Government Files Seven Lawsuits Nationwide to Block Alleged Scheme Involving Fraudulent Tax-Refund Claims

WASHINGTON - The United States this week has filed civil injunction lawsuits across the country against seven individuals, the Justice Department announced today. The federal suits – filed in Los Angeles; Panama City, Fla.; Salt Lake City; Nashville, Tenn.; and Pocatello, Idaho – allege that the defendants promote a tax fraud scheme designed to siphon hundreds of millions of dollars from the U.S. Treasury through fraudulent tax refund claims.

Papers filed in the cases say the defendants prepared tax returns requesting a total of $562.4 million in bogus refunds. One defendant – Dick Jenkins, of Heber City, Utah – allegedly holds himself out as a CPA and requested a $210 million fraudulent refund for one customer. The Internal Revenue Service (IRS) catches the vast majority of the bogus tax returns and blocks the claimed refunds.

Under the tax fraud scheme, known as the "redemption" or "OID redemption" scheme, participants file a series of false IRS forms, including tax returns, amended returns, and Forms 1099 (including Form 1099-OID) or Forms W-2, to request fraudulent tax refunds based on phony claims of large income tax withholding. According to papers filed in these cases and earlier cases against other alleged scheme promoters, redemption scheme promoters are tax defiers who falsely tell customers that the federal government maintains "secret" accounts of money for its citizens. Promoters claim to be able to help customers access the secret funds by filing the false IRS forms.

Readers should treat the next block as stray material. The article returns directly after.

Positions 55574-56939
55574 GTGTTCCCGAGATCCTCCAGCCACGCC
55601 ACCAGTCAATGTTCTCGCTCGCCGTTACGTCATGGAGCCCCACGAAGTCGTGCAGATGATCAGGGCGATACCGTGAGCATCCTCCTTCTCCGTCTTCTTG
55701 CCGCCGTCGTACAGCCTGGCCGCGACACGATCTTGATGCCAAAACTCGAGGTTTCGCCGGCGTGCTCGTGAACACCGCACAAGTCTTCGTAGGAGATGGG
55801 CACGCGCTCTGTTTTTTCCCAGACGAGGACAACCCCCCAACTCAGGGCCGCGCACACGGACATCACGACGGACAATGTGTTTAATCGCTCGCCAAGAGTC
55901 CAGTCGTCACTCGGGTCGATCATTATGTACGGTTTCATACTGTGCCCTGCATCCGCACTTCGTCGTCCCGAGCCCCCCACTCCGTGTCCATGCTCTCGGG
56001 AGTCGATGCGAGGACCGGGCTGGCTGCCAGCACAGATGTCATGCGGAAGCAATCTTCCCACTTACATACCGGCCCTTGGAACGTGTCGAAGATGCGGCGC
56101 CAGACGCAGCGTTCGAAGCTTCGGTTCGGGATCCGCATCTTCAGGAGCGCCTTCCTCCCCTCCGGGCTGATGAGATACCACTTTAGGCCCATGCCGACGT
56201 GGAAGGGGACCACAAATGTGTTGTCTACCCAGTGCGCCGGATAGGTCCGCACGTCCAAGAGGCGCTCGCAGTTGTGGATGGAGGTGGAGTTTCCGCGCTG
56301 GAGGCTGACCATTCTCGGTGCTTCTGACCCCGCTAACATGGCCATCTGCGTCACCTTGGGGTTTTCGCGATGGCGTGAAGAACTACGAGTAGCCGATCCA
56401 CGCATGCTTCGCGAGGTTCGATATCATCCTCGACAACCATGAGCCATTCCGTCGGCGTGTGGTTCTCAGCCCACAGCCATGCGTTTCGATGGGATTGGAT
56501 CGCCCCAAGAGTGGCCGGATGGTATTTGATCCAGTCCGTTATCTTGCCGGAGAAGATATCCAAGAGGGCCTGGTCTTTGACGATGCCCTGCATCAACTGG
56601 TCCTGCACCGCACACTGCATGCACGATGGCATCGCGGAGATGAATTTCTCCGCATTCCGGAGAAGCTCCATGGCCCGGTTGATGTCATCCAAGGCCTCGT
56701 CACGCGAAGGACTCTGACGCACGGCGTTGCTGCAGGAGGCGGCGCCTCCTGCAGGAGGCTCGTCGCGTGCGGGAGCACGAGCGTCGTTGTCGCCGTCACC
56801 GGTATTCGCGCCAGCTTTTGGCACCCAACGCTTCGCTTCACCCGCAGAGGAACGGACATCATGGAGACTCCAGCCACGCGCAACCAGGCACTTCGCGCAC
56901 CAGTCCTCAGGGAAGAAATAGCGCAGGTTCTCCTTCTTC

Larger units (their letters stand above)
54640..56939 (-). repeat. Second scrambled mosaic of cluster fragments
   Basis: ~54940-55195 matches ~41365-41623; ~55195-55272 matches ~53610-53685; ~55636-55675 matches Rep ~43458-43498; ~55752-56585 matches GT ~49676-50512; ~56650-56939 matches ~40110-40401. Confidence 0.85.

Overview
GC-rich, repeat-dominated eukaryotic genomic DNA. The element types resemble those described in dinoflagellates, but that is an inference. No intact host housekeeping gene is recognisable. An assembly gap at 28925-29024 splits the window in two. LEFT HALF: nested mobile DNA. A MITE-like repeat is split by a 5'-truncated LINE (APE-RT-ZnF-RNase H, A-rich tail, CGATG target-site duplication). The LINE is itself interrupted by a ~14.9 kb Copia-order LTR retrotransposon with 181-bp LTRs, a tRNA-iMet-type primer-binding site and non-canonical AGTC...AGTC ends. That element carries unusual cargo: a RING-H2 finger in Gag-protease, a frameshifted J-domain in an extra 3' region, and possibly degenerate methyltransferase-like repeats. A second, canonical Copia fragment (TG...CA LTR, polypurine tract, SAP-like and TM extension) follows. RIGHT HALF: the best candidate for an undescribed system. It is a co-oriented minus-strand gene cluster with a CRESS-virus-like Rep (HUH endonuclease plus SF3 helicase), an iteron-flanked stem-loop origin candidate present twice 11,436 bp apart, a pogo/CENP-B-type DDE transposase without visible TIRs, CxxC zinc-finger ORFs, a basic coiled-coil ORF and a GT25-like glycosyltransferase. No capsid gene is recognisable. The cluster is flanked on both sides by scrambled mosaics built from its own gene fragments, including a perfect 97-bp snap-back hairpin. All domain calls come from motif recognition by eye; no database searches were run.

Altogether, according to the IRS, redemption scheme participants (including customers of the defendants in the seven lawsuits filed this week) have requested a total of $3.3 trillion in fraudulent refunds.

"The scope of the misconduct alleged in these lawsuits is staggering," said John A. DiCicco, Acting Assistant Attorney General for the Justice Department’s Tax Division. "The IRS and Justice Department are working together closely to ensure that those who promote or participate in this large-scale attempted raid on the Treasury face all appropriate civil and criminal sanctions. Anyone who participates in this scheme can expect to not get the claimed refund, face very large civil penalties (up to 20 percent of the false claim), and where appropriate, face criminal prosecution with possible substantial prison sentences if convicted."

The Justice Department has previously brought other injunction suits to shut down redemption scheme promoters. A federal court in Sacramento found that tax preparer Teresa Marty had been using the same scheme to claim bogus refunds for her customers, and preliminarily barred her from preparing tax returns for others. The Government sued Nyla McIntyre and her Los Angeles-based company, Approved Financial Services Inc., to permanently bar them from preparing tax returns for others.

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